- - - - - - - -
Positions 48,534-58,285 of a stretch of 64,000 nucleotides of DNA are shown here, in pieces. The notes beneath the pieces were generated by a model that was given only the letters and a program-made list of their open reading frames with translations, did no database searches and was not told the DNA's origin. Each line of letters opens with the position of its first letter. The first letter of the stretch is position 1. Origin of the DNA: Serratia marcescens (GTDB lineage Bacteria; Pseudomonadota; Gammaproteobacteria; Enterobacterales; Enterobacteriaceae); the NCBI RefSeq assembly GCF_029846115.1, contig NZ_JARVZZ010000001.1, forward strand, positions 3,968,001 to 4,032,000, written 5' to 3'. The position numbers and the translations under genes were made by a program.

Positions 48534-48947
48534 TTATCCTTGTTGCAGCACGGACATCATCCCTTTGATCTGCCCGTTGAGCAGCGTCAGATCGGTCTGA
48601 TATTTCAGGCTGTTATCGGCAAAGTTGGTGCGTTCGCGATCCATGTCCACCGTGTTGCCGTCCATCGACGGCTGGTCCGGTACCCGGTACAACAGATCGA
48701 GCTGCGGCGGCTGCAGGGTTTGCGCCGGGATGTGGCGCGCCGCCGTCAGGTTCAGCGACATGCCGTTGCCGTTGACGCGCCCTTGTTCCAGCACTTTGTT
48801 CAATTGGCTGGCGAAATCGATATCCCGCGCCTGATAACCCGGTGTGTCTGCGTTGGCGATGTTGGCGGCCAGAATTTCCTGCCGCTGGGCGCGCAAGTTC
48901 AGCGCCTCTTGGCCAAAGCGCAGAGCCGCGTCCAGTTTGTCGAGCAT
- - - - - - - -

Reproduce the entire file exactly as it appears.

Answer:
Positions 48,534-58,285 of a stretch of 64,000 nucleotides of DNA are shown here, in pieces. The notes beneath the pieces were generated by a model that was given only the letters and a program-made list of their open reading frames with translations, did no database searches and was not told the DNA's origin. Each line of letters opens with the position of its first letter. The first letter of the stretch is position 1. Origin of the DNA: Serratia marcescens (GTDB lineage Bacteria; Pseudomonadota; Gammaproteobacteria; Enterobacterales; Enterobacteriaceae); the NCBI RefSeq assembly GCF_029846115.1, contig NZ_JARVZZ010000001.1, forward strand, positions 3,968,001 to 4,032,000, written 5' to 3'. The position numbers and the translations under genes were made by a program.

Positions 48534-48947
48534 TTATCCTTGTTGCAGCACGGACATCATCCCTTTGATCTGCCCGTTGAGCAGCGTCAGATCGGTCTGA
48601 TATTTCAGGCTGTTATCGGCAAAGTTGGTGCGTTCGCGATCCATGTCCACCGTGTTGCCGTCCATCGACGGCTGGTCCGGTACCCGGTACAACAGATCGA
48701 GCTGCGGCGGCTGCAGGGTTTGCGCCGGGATGTGGCGCGCCGCCGTCAGGTTCAGCGACATGCCGTTGCCGTTGACGCGCCCTTGTTCCAGCACTTTGTT
48801 CAATTGGCTGGCGAAATCGATATCCCGCGCCTGATAACCCGGTGTGTCTGCGTTGGCGATGTTGGCGGCCAGAATTTCCTGCCGCTGGGCGCGCAAGTTC
48901 AGCGCCTCTTGGCCAAAGCGCAGAGCCGCGTCCAGTTTGTCGAGCAT